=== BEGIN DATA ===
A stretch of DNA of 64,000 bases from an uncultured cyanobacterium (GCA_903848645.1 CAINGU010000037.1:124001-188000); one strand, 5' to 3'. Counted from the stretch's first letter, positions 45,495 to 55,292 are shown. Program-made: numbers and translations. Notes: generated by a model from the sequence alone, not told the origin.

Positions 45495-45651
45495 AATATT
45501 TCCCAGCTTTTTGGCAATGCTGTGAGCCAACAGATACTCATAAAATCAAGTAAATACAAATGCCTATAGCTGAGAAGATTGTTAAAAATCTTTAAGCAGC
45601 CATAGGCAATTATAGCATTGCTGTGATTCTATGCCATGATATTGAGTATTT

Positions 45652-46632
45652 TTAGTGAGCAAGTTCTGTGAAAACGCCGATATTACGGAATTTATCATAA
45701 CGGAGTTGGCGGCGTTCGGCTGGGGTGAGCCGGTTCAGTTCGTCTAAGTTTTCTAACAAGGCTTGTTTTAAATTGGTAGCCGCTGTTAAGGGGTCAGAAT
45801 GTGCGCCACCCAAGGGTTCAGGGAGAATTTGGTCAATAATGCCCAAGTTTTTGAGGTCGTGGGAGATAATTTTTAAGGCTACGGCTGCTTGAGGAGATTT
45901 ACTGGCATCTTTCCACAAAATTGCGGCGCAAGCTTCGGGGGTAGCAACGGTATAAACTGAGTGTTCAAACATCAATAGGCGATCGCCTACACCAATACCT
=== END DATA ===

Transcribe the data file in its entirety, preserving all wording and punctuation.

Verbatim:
A stretch of DNA of 64,000 bases from an uncultured cyanobacterium (GCA_903848645.1 CAINGU010000037.1:124001-188000); one strand, 5' to 3'. Counted from the stretch's first letter, positions 45,495 to 55,292 are shown. Program-made: numbers and translations. Notes: generated by a model from the sequence alone, not told the origin.

Positions 45495-45651
45495 AATATT
45501 TCCCAGCTTTTTGGCAATGCTGTGAGCCAACAGATACTCATAAAATCAAGTAAATACAAATGCCTATAGCTGAGAAGATTGTTAAAAATCTTTAAGCAGC
45601 CATAGGCAATTATAGCATTGCTGTGATTCTATGCCATGATATTGAGTATTT

Positions 45652-46632
45652 TTAGTGAGCAAGTTCTGTGAAAACGCCGATATTACGGAATTTATCATAA
45701 CGGAGTTGGCGGCGTTCGGCTGGGGTGAGCCGGTTCAGTTCGTCTAAGTTTTCTAACAAGGCTTGTTTTAAATTGGTAGCCGCTGTTAAGGGGTCAGAAT
45801 GTGCGCCACCCAAGGGTTCAGGGAGAATTTGGTCAATAATGCCCAAGTTTTTGAGGTCGTGGGAGATAATTTTTAAGGCTACGGCTGCTTGAGGAGATTT
45901 ACTGGCATCTTTCCACAAAATTGCGGCGCAAGCTTCGGGGGTAGCAACGGTATAAACTGAGTGTTCAAACATCAATAGGCGATCGCCTACACCAATACCT